The Howard County school board announced yesterday that it found no basis for accusations that two high-ranking administrators used their positions to alter a student's academic records.

In a statement, board members said they voted unanimously Friday to reverse former superintendent John O'Rourke's decision to reassign former deputy superintendent Kimberly Statham and former assistant superintendent Roger L. Plunkett. Statham was made a teacher by O'Rourke, and Plunkett was asked to oversee the district's low-performing schools.

Board Chairman Courtney Watson said the vote was taken in closed session because it involved personnel matters. For the same reason, she said, the board would not discuss details of an internal investigation.

Interim Superintendent Sydney L. Cousin, who took over from O'Rourke in March, said yesterday that he has not decided whether to return Statham and Plunkett to their old jobs or assign them new positions as part of a staff reorganization. Statham has been on administrative leave with pay during her appeal of O'Rourke's decision, while Plunkett took some time off but has returned to work while the board considered his appeal.

"I certainly knew that if I had a fair, objective review of the facts that I would be vindicated," Statham said. "I just want to get back to work very quickly." Plunkett, too, said he felt vindicated by the board.

The accusations surfaced in December when an anonymous e-mail, sent to school officials and the media, accused Statham of using her position to alter a failing grade for her daughter, who attended Centennial High School in Ellicott City at the time. The e-mail also alleged that Statham had asked Plunkett to help change her daughter's transcript to show that the teenager had dropped a course rather than withdrawn from it. Withdrawals are generally frowned upon by college admissions officers.

O'Rourke paid Chesapeake Investigative Associates, a private firm, $45,000 to look into the matter. About a month into that investigation, O'Rourke's own position came under fire when the school board opted not to renew his four-year contract.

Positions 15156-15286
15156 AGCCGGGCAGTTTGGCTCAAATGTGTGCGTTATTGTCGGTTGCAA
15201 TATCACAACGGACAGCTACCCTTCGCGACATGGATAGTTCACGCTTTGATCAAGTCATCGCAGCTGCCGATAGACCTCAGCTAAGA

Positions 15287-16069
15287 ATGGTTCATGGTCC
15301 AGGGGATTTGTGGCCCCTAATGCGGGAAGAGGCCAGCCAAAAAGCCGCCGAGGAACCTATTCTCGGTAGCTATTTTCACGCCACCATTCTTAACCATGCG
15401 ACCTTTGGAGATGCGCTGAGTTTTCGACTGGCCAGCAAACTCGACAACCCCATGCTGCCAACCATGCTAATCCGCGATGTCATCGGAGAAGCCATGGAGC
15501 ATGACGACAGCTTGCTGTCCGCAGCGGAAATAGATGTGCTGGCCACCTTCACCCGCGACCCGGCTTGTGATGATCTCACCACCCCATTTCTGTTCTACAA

In late February, three days before he resigned as superintendent, O'Rourke announced the demotions of Statham and Plunkett.

O'Rourke could not be reached for comment yesterday. The school system's attorney, Leslie Stellman, said O'Rourke thinks he acted in the best interests of Howard schools.

In its statement yesterday, the school board, however, strongly disagreed with the former superintendent's action. Board members reviewed more than 2,000 pages of testimony that Statham, Plunkett, O'Rourke and others gave to a school system hearing officer, according to the board's statement.

After six hours of deliberation, the board dismissed four of the accusations against Statham, whom O'Rourke hired from the Montgomery County school system in August 2001. In the fifth, a teacher reported that Statham made a threatening statement about his or her personnel file. The board voted that the remark was not an intentional abuse of power.

In the case of Plunkett, a Howard school employee for 27 years, the board reviewed three instances in which he was accused of using his influence to help Statham's children.

In each case, the board found that the allegations had "no factual basis" and fell within Plunkett's normal duties as a liaison between parents and administrators.

"The school system now needs to move on," Watson said. "We hope that this decision will allow us to do that."

Former deputy superintendent Kimberly Statham and former assistant superintendent Roger L. Plunkett said they knew they would be vindicated by the board.